As December rolls around I tend to get discouraged by the wastefulness and consumerism associated with Christmas. Gift-giving at Christmas is, at its core, a tradition centered on love. I adore giving and receiving gifts. In fact, gift-giving and receiving is my number one of the five love languages.
However, I find myself torn during the holidays because my desire to give meaningful gifts competes with my values of rejecting materialism and protecting the environment. Not to mention that I generally have had little money with which to purchase gifts.
This is why a few years ago I made the switch to giving handmade gifts. Below I list my favorite handmade gifts that I've given to friends and family over the years. These 9 gift ideas are thoughtful, inexpensive, and many are recycled to lower their impact on the environment.
1. Map Coasters
Estimated cost: $15-$20 for a set of 4
You will need: Bathroom tiles, decoupage glue, pour-on finish, maps, round felt stickers
I've made this project many times for gifting and selling and they are always a hit. I start by cutting the maps to fit the coaster, then I glue the map pieces to the tiles and cover each completely with decoupage glue to seal it. I then pour a two-part resin (which you can purchase here) completely over the coasters. After a few days, they are set and dry. I put felt stickers on the bottom (so the tiles don't scratch the coffee table) and then they are ready for wrapping!
2. Recycled CD Picture Frame
Estimated cost: $5
You will need: A picture frame, picture, CD, scissors, hot glue/tacky glue
I made this for my mom's birthday one year and she loved it. It's a simple project that costs little to make. I found an inexpensive picture frame at the thrift store and painted it to look new. Then I found some old CDs and cut them into random small shapes (thank you, Spotify, for making the destruction of my CD's something I would actually do). Then I glued the pieces onto the frame mirror-side up. It took some time, but the end result was a lovely gift that anyone would appreciate.
3. Hand-Stamped Stationery Set
Estimated cost: $5-10 per set
You will need: blank stationery, stamps (or an sponge to make a stamp), paint/ink
Stationery is a useful gift because nearly everyone will write a letter or note to someone at some point in time. If you don't already have stamps, you can make one by cutting a dish sponge into shapes. If you have nice handwriting or letter stamps, you can add words to your stationery!
4. Twig Candle Holders
Estimated cost: $5-10 per set (including cost of candles)
You will need: jars, small twigs, glue, votive or other candles
This project can be completely recycled if you use jars from your kitchen. Start with a clean jar and simply glue twigs around the sides for a cute decoration that matches most types of home decor!
5. Basket Woven from Plastic Bags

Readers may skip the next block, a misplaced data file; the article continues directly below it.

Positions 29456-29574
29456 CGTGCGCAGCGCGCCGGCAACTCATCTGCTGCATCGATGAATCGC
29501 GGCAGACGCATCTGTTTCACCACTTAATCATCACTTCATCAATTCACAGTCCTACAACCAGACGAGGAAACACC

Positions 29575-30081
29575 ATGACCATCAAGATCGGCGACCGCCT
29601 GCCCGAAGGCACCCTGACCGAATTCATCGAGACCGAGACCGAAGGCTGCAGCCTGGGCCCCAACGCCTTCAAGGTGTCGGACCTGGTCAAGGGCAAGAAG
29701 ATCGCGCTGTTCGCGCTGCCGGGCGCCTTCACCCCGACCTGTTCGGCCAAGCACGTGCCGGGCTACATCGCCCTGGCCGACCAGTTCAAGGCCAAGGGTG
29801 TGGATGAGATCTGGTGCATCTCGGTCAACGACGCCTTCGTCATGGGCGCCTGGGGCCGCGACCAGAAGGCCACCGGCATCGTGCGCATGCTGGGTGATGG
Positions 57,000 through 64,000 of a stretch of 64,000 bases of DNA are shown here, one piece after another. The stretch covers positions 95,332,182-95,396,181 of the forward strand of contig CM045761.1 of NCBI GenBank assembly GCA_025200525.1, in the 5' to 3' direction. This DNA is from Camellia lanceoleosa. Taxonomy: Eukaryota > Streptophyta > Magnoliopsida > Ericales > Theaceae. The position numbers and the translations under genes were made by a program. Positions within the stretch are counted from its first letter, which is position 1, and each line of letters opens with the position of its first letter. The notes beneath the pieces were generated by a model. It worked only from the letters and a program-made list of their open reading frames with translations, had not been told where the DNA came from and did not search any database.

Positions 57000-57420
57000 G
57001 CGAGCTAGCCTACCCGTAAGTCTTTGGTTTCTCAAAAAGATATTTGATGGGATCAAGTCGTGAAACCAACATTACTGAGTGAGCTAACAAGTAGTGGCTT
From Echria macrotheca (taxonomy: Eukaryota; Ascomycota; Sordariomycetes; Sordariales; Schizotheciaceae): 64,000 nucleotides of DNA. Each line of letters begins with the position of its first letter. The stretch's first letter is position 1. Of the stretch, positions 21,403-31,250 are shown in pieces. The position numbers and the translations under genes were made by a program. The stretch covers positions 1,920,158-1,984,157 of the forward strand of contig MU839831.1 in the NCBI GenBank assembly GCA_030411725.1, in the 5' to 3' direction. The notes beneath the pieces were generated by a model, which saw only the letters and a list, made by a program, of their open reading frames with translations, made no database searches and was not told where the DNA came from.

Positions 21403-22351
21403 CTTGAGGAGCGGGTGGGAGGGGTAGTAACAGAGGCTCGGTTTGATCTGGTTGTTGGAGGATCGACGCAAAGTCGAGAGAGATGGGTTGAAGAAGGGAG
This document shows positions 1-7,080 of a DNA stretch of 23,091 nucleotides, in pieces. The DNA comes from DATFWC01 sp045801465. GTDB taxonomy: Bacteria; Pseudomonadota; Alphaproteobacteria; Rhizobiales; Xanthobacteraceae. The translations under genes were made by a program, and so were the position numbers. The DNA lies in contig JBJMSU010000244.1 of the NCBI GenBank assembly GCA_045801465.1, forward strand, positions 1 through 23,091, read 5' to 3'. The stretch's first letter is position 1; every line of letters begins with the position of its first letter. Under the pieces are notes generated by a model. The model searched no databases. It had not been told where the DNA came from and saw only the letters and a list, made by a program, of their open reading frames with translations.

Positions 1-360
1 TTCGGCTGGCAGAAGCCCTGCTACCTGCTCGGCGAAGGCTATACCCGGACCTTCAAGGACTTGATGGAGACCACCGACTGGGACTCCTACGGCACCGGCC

You will need: a yarn needle, scissors, tape, plastic bags.
I love this project because it recycles one of the largest pollutants in our ecosystem, plastic bags. It's a bit hard to explain, so instead I'll link a YouTube video tutorial.
6. Decorated Journals/Notebooks
A group of students and I made these journals for a fundraiser.
Estimated cost: $1-5 each
You will need: Blank notebooks, fabric/paint/maps/pictures, decoupage glue
I love this project because it's so simple. Take blank notebooks, or even composition books will work. Then cover with newspaper, maps, fabric, paint, or other decor. I've done this project many times to give as gifts or sell for fundraisers. This is a great project to make in bulk and give as smaller gifts.
7. Recycled T-Shirt Woven Potholders
Estimated cost: $10 one-time cost (for the loom)
You will need: t-shirts or other stretchy fabric, potholder loom
Don't throw away that old t-shirt! You can cut t-shirts into strips with a slit in the middle to make a loop, then weave them into potholders for your kitchen. I often make these out of random old t-shirts as housewarming gifts for friends. Here is a tutorial.
8. Pallet Mug Hanger
Estimated cost: $10-$20
You will need: A wooden pallet, sandpaper, stain or paint (if desired), mug hooks
I found my pallet next to a dumpster at my university and stripped off the unnecessary wood. I then sanded it down and used a blowtorch to seal the wood and give it some color. You can paint, stain, or varnish your pallet depending on the look you want. I then measured where I wanted each mug hook to go and screwed them in by hand.
9. Coin Magnet Set
Estimated cost: $7
You will need: Magnets, coins, super glue
I glue super magnets to the back of random coins I keep from my travels. This is a quick project and very affordable. You can use coins or get creative with seashells, rocks, buttons, or other items.
You don't need to be crafty or creative to make something that's useful, thoughtful, and low-cost. Instead of spending massive amounts of money to show people you care, try some handmade gifts this season; they are good for the environment and your wallet!